My influences: Phantasy Star

I was only in 8th grade when I first heard about this new role-playing game called Phantasy Star for Sega’s fledgling 8-bit console. While I already had great experiences with the Master System, playing an RPG that I truly loved on one was something I hadn’t done up to that point.

20140630_miracle_warriorsYes, I had both Ys: The Vanished Omens and Miracle Warriors: Seal of the Dark Lord, but neither of those really clicked with me, so I figured I’d always be playing the best the genre had to offer on the Apple side of things, with classic series like Ultima, Wizardry, and The Bard’s Tale.

The more I read about Phantasy Star, though, the more excited I got about playing it. When the day came that it finally hit stores, I would be in for one heck of a case of sticker shock: its price at Toys R Us was $69.99!  Seventy bucks back in 1988, when most games were around $39.99 or less. There was no way my mom would go for it. I didn’t do any chores, which meant no allowance, and thus no disposable income for “important” purchases like this. I was at an impasse, and wasn’t sure if I’d ever get to play it.

20140630_ysAs fate would have it, though, our family was set to take one of our annual trips to Las Vegas. My dad loved playing craps, and my mom loved the slot machines, so Vegas was always high on their vacation destination list, and it was a relatively quick and convenient drive from Southern California where I grew up.

Although I was still way too young to gamble and hated cigarette smoke, I always loved walking through casinos, especially hearing the satisfying sound of quarters and silver dollars clunking down loudly into those metal coin trays. This was back when you still had to put coins in them and physically pull a handle!


Mr. Do! (1982)

My destination of choice was, unsurprisingly, the midway arcade at Circus Circus. While other casinos had a few videogames to amuse the youngsters, nobody brought it like this place. It’s funny to think back on how my parents would just leave me and my sister — who was only 9 or 10 at the time — alone there. She would go off and play the carnival games, which she was very good at, while I hung out in their giant arcade.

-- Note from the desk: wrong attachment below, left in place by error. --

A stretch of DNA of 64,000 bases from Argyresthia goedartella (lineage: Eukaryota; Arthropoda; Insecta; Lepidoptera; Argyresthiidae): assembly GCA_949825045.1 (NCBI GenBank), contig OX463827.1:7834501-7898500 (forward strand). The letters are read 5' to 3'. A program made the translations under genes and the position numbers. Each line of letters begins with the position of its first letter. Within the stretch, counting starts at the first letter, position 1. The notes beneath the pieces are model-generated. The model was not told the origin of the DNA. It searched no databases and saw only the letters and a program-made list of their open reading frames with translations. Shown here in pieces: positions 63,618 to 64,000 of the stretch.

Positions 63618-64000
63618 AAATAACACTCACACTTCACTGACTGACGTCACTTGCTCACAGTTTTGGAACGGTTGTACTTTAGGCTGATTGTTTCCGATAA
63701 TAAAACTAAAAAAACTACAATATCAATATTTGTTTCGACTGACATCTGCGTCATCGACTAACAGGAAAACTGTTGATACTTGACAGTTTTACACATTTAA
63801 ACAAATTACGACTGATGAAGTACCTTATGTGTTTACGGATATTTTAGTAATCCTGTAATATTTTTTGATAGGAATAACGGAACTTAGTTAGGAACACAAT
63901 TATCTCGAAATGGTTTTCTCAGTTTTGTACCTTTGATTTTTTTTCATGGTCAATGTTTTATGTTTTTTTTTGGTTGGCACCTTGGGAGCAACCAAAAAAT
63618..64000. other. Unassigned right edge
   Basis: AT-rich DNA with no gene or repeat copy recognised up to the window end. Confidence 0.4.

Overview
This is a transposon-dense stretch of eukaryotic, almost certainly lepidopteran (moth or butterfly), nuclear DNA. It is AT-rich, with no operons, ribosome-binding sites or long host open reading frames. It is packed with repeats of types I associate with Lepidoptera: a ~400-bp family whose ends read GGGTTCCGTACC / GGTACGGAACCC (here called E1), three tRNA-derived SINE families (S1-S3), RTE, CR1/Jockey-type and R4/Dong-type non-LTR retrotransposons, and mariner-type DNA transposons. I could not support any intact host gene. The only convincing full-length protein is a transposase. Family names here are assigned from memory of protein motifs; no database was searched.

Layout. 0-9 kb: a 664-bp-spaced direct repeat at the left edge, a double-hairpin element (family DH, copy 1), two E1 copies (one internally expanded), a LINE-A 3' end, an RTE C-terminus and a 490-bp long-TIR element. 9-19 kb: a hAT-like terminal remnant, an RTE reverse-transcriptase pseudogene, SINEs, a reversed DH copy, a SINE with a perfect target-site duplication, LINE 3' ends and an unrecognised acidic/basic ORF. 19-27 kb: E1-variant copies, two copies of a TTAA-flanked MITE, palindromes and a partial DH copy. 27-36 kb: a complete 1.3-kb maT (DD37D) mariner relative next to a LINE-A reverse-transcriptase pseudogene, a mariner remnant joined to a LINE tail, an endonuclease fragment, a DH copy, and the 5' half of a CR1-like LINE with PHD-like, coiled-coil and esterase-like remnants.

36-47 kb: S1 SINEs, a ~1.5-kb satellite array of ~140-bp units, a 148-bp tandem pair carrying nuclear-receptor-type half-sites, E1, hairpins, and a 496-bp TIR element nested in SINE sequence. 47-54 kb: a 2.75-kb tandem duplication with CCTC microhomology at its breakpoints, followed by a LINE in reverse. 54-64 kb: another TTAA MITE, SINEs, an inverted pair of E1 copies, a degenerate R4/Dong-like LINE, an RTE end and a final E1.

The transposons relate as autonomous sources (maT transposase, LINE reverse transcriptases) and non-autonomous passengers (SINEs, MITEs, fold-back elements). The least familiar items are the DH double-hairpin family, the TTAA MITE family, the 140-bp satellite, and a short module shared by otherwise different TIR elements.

The first machine I would go to was always Mr. Do!, even though it was an older game. I loved the graphics, music, and gameplay, which owed a lot to Namco’s Dig Dug, but I preferred its pacing. As a Robotech fanatic, I also loved Capcom’s Hyper Dyne Side Arms, but I was rather terrible at it. I remember the copyright screen saying something about it being illegal to play Side Arms outside of Japan, so that added to its allure.

It was during that trip to Vegas that I devised a plan to buy Phantasy Star on my own. I would try to spend as little money as possible playing arcade games and stockpile the quarters I got from my mom throughout the trip, and hopefully have enough by the time we went home to make the purchase.

I’m not entirely sure how I did it, but by the time we left for California, I had about $90 in quarters! I must have done a lot of game-watching that trip, which probably explains why when I start up games at home for the first time, I’ll sit there and patiently wait to see if anything happens after the title screen appears. You never know if there’s a second intro sequence behind it.

Anyway, it was a matter of a day or two of returning home that I wanted to make my way back to Toys R Us, but how was I going to buy it without my mom finding out how expensive it was? There was a mall close by, and on one of the days she had to go, I went along with her. When we got there, I said I wanted to walk over to Toys R Us to buy a game with my leftover money from Vegas. She thankfully agreed and off I went! The entire time, I thought I was going to get caught, but I made it, bought the game, and threw the receipt away as soon as I stepped outside. I hightailed it back to the mall, found my mom, and I’m sure I annoyed her with my impatience to get back home.

I think I read the manual twice in the 2 miles that separated the mall and home, and I’m fairly certain I sprinted inside before she even shut off the ignition to start playing.